Obviously at that point, I said, wow, this could be interesting because what I’m doing now is, it’s challenging. To be honest, I thought it was McDonnell Douglas calling and it was actually McDonald’s hamburgers. And so once I found that out, I said, no. Someone called me the next day, asked me if I was interested in a career opportunity and change again and they’d love me to come to see McDonald’s and he had been at Bell Laboratory. And so I said, absolutely, I’ll come. And it changed my life. It’s one of the things I tell a lot of people today — don’t turn down opportunity. You never know where opportunities will come from. And so you have to be open to them, but that trajectory changed my life and I had a 25 year stint with McDonald’s, which was unbelievable. I enjoyed it.
PORTER BRASWELL: Well, I think what’s so incredible about that — especially given where you came from and your first career moving over to McDonald’s — is that transferable skills matter. And if you can recruit people from different industries in different walks of life, they can obviously succeed if given the opportunity, despite their background may not being an exact fit for what you think the role requires.
If you can hire qualified, capable people and give them the chance, that’s how you diversify the top of the funnel and that’s how you ultimately find success.
So when did you know in your career that being the CEO was going to be a possibility. And when being groomed to step into that seat, did anyone ever bring up the responsibility or the burden that would come with being a Black CEO of a fortune 500 company?
DON THOMPSON: Wow. That’s a really great question. So the first part, I really didn’t. I was in engineering and McDonald’s, if you weren’t in operations, then you were probably not going to be considered for management at an upper senior level management, because most of our senior level leaders, except for certain functional areas had been in some form of their career, in operations.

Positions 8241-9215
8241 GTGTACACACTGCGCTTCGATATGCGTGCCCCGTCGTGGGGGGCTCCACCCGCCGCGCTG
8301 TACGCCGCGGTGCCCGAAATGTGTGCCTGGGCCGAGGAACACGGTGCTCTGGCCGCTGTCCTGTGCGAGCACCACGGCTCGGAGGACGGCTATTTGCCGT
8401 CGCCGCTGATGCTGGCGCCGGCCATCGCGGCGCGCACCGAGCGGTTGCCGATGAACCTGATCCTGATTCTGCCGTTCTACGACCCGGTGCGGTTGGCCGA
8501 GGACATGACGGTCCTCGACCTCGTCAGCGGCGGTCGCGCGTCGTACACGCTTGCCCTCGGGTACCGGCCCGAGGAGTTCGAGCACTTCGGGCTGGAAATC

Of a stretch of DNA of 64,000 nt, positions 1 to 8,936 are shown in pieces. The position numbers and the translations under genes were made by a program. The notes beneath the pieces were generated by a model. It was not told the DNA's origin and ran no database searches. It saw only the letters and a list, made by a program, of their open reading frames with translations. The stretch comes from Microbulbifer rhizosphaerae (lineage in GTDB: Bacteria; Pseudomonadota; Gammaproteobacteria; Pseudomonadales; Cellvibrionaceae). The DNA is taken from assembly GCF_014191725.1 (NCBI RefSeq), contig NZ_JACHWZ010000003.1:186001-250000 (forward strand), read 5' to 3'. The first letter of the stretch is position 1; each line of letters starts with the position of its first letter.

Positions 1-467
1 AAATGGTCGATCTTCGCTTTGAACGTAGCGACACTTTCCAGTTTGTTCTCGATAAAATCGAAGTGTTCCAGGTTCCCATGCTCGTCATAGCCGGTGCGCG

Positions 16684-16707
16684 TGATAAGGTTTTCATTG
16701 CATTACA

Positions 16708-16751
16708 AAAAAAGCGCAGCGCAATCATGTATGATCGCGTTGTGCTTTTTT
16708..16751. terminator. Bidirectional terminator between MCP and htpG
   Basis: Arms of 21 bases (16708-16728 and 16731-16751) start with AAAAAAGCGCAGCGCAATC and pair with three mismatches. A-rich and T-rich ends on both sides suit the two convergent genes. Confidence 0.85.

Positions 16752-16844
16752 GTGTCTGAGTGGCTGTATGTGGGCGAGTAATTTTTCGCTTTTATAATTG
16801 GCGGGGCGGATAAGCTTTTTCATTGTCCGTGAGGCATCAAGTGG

And so at McDonald’s that was something you needed to do. So what happened with my case was a gentleman came up to me and he happened to be one of the two senior African-Americans at McDonald’s. And he said, you know what? I hear that the people in engineering really enjoy what you’re doing. And they think you’re very strategic. They’d like you to go into this accelerated development program for the company. And I’d like to be your sponsor. He said, but before all of that, basically, there’s another job that you should look at taking because I was about to leave and McDonald’s, I didn’t think McDonald’s was ready for an African-American to continue to progress.
I was a director in the company and I got passed up for a couple of awards and honors, and I just said, man, it’s about that time. But the guy who is still a mentor and a friend basically plucked me and said, look, I’m going to tuck you under my wing and I am going to help you get to the next level. And I didn’t know what that meant.
All I knew was I was going to go work for one of the two senior ranking African-Americans as director of strategy. He created a position for me that was the beginning of other things and I began to see the breadth of the business. And ultimately I went into operations and took off the suit and tie and went to work in the restaurant.
And I had to learn the restaurant as everyone else does in McDonald’s. You learn it from the restaurant up when you’re in the operations side of the business. Wow.
PORTER BRASWELL: So, and this question is for either one of you, how did your relationship evolve through that process of two incredibly successful people? A lot of pressure, a lot of opportunity.
How does your relationship kind of you know go through something like that and how do you build together?
DON THOMPSON: You know, I’ll start out and let Liz clean this whole thing up, but I would offer to you that Liz really made the greatest sacrifice. And so when I went into the accelerated development program at McDonald’s, that meant we were going to have to move quite a bit.
So we were moving from Chicago to Denver. It was going to San Diego. What Liz did was basically say I’m going to double down and focus on our family. My son had been born. Our daughter, Maya was born when we were in Denver throughout all of those times in those early days. And Liz was still holding down a job as an executive director at Montessori schools.
Having found that city of Chicago in Chicago, and it wasn’t a step back. It was a step to the side in her career. And she focused on our family and that allowed me to be able to put in you know the additional time, the additional hours, the additional travel and focus on my career at McDonald’s.